WASHINGTON — A week after blasting the "fat cats" at large banks who don't understand why the public resents them, President Obama took a decidedly different tack Tuesday at a meeting with a dozen community bankers.
The president went out of his way to say that community banks did not cause the crisis and then pledged to do what he could to help them.
Obama did encourage the community bankers to boost lending to small businesses, but he spent most of his time listening rather than criticizing.
"He made the comment twice that 'we understand that you guys weren't players in the subprime thing, that you guys didn't create this mess,' " James MacPhee, president of Kalamazoo County State Bank in Schoolcraft, Mich., said in an interview after attending the meeting. "He was very complimentary toward the community banking industry."
In interviews several other bankers said the president was engaged, taking notes at various stages and appearing sympathetic to many of their concerns.
For their part, bankers said they did not pull any punches. They argued that much of the current credit crunch is due to overzealous regulators and a lack of creditworthy borrowers.
"There was lots of conversation about the inflexibility of regulators in this current environment," said Rebecca Romero Rainey, chairman and CEO of Centinel Bank of Taos in New Mexico.
Larry Bauer, president of Planters and Merchants in Gillet, Ark., said his problem isn't examiners — it's the lack of customers seeking credit.
"In my part of the world, the quality loan demand is not there," he said.
Their message appeared to get through. Although Obama stopped short of directly criticizing regulators — and made it clear he had no direct authority over them — he said the banking agencies should do what they can to ensure they are not being too strict.
"We don't have direct influence over our independent regulators, but we think that … in some ways the pendulum may have swung too far," Obama said.
He said that he would try to "get that balance right that there are businesses and communities out there that are ready to grow again, and we just need to help make that happen."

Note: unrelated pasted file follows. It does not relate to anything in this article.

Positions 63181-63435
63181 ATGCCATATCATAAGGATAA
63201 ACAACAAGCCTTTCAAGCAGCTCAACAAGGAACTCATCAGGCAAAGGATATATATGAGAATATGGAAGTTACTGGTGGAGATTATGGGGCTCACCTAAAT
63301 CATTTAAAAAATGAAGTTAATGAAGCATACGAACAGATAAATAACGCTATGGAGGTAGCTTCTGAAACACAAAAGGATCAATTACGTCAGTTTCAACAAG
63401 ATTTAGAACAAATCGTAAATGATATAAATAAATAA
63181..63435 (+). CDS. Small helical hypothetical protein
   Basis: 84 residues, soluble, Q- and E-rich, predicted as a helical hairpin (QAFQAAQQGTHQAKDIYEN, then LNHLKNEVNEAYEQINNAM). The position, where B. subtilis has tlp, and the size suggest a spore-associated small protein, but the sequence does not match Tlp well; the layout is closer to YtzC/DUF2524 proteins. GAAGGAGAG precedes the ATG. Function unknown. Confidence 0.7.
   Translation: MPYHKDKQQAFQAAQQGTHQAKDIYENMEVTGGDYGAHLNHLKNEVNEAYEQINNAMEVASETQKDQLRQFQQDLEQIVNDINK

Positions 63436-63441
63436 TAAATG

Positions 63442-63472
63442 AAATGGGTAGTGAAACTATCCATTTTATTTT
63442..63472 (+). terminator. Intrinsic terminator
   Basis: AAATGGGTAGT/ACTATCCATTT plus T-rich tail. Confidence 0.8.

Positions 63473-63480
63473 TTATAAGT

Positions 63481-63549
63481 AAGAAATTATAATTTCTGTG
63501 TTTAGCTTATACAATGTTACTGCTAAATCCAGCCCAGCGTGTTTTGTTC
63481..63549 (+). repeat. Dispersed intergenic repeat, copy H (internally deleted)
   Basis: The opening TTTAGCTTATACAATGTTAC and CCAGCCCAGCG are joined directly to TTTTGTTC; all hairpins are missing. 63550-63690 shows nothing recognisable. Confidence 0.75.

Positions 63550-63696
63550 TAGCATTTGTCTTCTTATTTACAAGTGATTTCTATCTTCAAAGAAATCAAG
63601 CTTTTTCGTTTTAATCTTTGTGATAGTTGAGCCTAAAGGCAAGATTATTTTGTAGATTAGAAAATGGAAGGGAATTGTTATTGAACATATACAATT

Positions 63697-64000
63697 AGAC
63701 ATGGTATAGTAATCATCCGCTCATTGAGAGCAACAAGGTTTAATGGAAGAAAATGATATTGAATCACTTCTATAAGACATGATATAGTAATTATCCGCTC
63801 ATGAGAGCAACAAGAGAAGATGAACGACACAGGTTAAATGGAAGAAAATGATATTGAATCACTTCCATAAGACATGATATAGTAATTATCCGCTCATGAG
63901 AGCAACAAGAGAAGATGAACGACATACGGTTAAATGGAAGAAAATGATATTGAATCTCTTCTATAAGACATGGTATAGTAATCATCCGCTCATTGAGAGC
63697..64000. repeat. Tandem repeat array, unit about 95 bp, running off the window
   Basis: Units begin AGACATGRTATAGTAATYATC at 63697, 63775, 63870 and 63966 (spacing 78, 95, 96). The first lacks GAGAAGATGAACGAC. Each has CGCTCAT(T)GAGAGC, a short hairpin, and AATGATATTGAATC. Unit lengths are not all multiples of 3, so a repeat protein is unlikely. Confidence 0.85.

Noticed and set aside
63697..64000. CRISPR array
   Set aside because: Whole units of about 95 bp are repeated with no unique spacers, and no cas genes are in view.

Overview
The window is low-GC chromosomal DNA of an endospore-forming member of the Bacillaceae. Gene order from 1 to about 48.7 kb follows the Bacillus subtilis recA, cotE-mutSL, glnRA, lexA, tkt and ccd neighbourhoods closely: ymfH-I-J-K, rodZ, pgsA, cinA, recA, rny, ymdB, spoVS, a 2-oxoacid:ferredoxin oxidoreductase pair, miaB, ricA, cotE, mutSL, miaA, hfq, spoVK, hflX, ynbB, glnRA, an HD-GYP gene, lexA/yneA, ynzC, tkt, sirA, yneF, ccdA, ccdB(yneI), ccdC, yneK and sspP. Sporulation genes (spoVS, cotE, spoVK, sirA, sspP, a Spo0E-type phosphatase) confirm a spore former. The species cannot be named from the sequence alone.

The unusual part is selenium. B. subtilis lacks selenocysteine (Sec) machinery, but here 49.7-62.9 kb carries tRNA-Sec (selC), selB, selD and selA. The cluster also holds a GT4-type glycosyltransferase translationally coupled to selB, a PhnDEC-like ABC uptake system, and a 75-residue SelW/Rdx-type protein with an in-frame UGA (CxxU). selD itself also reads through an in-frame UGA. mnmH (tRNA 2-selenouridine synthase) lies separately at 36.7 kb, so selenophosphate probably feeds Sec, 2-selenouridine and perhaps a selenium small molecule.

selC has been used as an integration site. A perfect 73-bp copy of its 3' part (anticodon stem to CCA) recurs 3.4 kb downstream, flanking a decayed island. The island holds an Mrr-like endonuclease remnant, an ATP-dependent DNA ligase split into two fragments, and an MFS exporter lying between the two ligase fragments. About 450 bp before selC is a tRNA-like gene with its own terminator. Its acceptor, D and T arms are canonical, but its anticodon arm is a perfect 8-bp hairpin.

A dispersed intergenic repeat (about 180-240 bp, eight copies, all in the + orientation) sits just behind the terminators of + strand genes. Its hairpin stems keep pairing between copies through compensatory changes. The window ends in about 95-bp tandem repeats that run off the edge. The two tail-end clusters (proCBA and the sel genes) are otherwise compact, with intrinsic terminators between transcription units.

In private, participants said the president was slightly more forceful on that point.
"He certainly thinks it would be appropriate for his administration to raise its awareness about the issues that he heard around the table," said Dorothy Bridges, president and chief executive officer of $135 million-asset City First Bank of D.C.
"Those issues were in fact exams, and an overaggressive nature of the regulators with downgrades and the way they are viewing valuation of assets and mark-to-market issues … and the kinds of problems that it's creating for the banks."
Obama also pledged after the meeting to try and give some regulatory relief to bankers.
"We are looking to see if there are possibilities to cut some of the red tape," he said. "I think, fairly, they [bankers] just want to make sure that as we regulate better, that that doesn't automatically mean that we're just loading them up with more paperwork and more burdens."
The president also used the meeting to emphasize the importance of regulatory reform. Though he avoided specifics, participants said he was most forceful about the need for a new consumer protection agency.
"He was pretty insistent on that," said Bauer. "He wants that to happen."
Rainey said the bankers tried to emphasize that reform should "deal with organizations that really created the crisis."
"Focus regulatory reform on the unregulated and the big banks that don't have the same scrutiny we do," she said.
MacPhee joked with the president: "We are all in favor of regulatory reform — if you can keep community banks out of it."
Among sectors of the financial services industry, community bankers are already among the most supportive of regulatory reform. The Independent Community Bankers of America backed the House version of reform, in part because it exempted community banks from supervision by the proposed Consumer Financial Protection Agency.
Among specific concerns raised during the meeting, MacPhee said qualifying borrowers for Small Business Administration loans is frustrating; in Michigan, he said, even creditworthy businesses have been struggling to turn a profit, but unless banks can show a business is making money, they cannot get the agency's guarantee.
"Many of those companies have not made money in four, six, eight quarters and are not going to qualify for an SBA guarantee," he said.
Other bankers complained that regulators are cracking down on deposits gathered through Promontory Interfinancial Network's Certificate of Deposit Account Registry Service, which allows banks to guarantee deposits beyond the $250,000 coverage limit. Treating these as brokered deposits means tougher restrictions, and banks argue CDARS deposits are not so-called "hot money," but are primarily used by a bank's local customers that want to ensure their money is guaranteed by the government.
"Most of the deposits that community banks have in the CDARS program, we have a very high percentage of retention," said Bridges. "They are our customers first."
Bridges said Obama appeared sympathetic on the issue after a fellow banker raised the concern.
"The president got it," she said. "He acknowledged what she was saying about the CDARS program. … He made just a broad general statement that … he certainly would raise the awareness and give the regulators the feedback that he was receiving from us. I'd like to think that that would include CDARS."